By MICHAEL PERKINS
ENTIRE BOOKSHELVES OF MATERIAL HAVE BEEN WRITTEN on the mysterious art of composition at it applies to photography. The variations are endless: what to shoot, how much to shoot, how to determine how little to shoot, theories on addition, subtraction, choice of subject, and so on. The only constant is that every compositional inclusion also embodies an exclusion. When you choose one thing, you un-choose everything else.
One such choice is that of color over monochrome, an argument which raged over a large part of the early 20th century, since, for many years, photographers thought they could rely upon black and white, even though an abstraction of reality, to convey a consistent feel, whereas early color films often produced uneven results. Some photographers decided to ban color altogether, to embrace the predictable un-reality of b&w rather than gamble on hues that might not be reproduced or printed with true fidelity, or worse, register as too brassy or garish. Today we seldom choose monochrome over color for the same reasons, but compositions still rise and fall on whether we use color, as well as what kind of color we use.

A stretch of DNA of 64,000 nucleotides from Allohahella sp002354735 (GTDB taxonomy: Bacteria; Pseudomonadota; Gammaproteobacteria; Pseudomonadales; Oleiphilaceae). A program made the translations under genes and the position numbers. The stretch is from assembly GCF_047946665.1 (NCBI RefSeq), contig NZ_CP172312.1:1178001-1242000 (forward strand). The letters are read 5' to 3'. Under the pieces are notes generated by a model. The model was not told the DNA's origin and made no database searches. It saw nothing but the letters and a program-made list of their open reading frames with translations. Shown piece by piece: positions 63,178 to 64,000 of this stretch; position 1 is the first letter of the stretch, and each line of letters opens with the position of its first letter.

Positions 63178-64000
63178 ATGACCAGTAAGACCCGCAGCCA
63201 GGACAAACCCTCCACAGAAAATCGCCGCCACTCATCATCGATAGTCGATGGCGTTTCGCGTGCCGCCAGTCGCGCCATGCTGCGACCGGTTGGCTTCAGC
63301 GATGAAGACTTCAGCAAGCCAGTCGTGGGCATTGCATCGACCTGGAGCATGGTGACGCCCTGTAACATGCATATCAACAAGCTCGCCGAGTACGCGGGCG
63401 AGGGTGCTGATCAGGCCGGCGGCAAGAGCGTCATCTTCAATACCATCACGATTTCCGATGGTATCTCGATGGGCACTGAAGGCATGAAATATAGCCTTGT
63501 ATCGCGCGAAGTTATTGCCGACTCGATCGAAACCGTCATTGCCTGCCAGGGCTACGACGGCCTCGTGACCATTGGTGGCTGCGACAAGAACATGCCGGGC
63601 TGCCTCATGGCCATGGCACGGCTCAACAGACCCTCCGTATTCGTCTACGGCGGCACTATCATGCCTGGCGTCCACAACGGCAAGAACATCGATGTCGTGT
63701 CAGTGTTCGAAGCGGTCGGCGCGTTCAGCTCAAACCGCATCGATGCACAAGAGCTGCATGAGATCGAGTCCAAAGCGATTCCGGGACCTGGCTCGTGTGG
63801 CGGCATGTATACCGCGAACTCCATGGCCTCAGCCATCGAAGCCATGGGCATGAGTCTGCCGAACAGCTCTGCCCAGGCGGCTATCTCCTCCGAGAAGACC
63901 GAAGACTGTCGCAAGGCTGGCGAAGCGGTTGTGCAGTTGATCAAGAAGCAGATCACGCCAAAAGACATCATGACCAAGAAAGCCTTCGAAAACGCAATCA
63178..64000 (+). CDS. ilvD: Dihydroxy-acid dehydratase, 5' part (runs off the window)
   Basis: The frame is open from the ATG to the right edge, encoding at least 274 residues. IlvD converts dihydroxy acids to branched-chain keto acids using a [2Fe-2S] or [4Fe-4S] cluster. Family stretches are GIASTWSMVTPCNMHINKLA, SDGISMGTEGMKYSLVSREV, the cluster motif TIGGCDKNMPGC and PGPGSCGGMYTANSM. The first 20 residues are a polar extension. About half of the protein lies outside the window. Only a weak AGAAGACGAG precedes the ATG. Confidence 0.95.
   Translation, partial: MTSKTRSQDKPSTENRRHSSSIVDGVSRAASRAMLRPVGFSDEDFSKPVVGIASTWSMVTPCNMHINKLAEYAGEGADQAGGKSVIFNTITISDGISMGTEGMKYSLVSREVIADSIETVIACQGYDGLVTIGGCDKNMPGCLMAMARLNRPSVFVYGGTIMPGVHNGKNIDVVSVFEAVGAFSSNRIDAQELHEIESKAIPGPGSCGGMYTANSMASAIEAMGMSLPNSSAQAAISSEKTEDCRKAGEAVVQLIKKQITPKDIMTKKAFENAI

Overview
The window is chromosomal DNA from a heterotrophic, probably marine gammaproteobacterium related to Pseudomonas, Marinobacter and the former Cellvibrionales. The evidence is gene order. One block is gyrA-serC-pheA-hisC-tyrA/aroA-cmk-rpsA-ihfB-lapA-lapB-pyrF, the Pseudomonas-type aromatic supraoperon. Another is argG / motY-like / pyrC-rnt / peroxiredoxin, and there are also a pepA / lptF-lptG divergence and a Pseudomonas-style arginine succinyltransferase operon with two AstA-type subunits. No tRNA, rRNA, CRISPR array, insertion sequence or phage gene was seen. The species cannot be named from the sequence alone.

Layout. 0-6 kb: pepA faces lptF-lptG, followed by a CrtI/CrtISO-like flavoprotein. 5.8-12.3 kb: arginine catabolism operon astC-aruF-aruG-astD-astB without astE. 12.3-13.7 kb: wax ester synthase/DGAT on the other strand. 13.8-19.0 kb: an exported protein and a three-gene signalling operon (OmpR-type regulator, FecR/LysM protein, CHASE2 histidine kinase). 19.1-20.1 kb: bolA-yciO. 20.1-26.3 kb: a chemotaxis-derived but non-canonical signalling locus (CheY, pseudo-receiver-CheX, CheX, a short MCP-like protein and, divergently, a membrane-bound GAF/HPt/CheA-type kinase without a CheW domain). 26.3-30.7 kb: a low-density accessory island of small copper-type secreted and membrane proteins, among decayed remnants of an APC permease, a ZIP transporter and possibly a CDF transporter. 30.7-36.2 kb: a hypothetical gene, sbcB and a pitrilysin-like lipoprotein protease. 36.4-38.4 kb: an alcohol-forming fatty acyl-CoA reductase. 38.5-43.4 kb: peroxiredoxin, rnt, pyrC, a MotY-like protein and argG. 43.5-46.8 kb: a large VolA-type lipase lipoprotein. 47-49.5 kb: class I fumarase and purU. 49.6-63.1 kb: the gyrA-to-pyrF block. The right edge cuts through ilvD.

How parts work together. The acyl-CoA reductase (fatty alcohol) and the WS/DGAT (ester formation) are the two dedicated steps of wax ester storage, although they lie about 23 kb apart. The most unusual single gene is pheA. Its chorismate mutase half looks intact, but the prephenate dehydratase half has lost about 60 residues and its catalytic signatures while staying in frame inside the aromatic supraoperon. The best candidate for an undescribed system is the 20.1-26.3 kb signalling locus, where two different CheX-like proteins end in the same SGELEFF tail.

Sometimes, just as a photograph that’s poorly cropped or loosely composed can be too busy, a color scheme that has too much variety can prove distracting, actually diluting a picture’s impact. Occasionally, I like to see how few distinct colors I can use in an image and still consider it complete, as in the case of the tomatoes above, which makes it case with only red and green values. In this instance, adding extra space around the box holding the tomatoes, or expanding the frame to include other shapes, objects or hues, will do nothing to improve the strength of my composition, so why include them? This is an easy editing choice that occurs in real time in the framing of the shot, and, with the instant feedback afforded by digital, you know immediately if the picture is lacking anything.
The problem with a lot of photography is that we tend to go no further than framing up an “acceptable” picture, one that doesn’t overtly fail. However, the more we practice a mindful approach to composition, the more adept we get at putting just enough, from subject to hue, into the image, and not one item more. This gives our photographs a streamlined communicative power that directs the eye and conveys the story.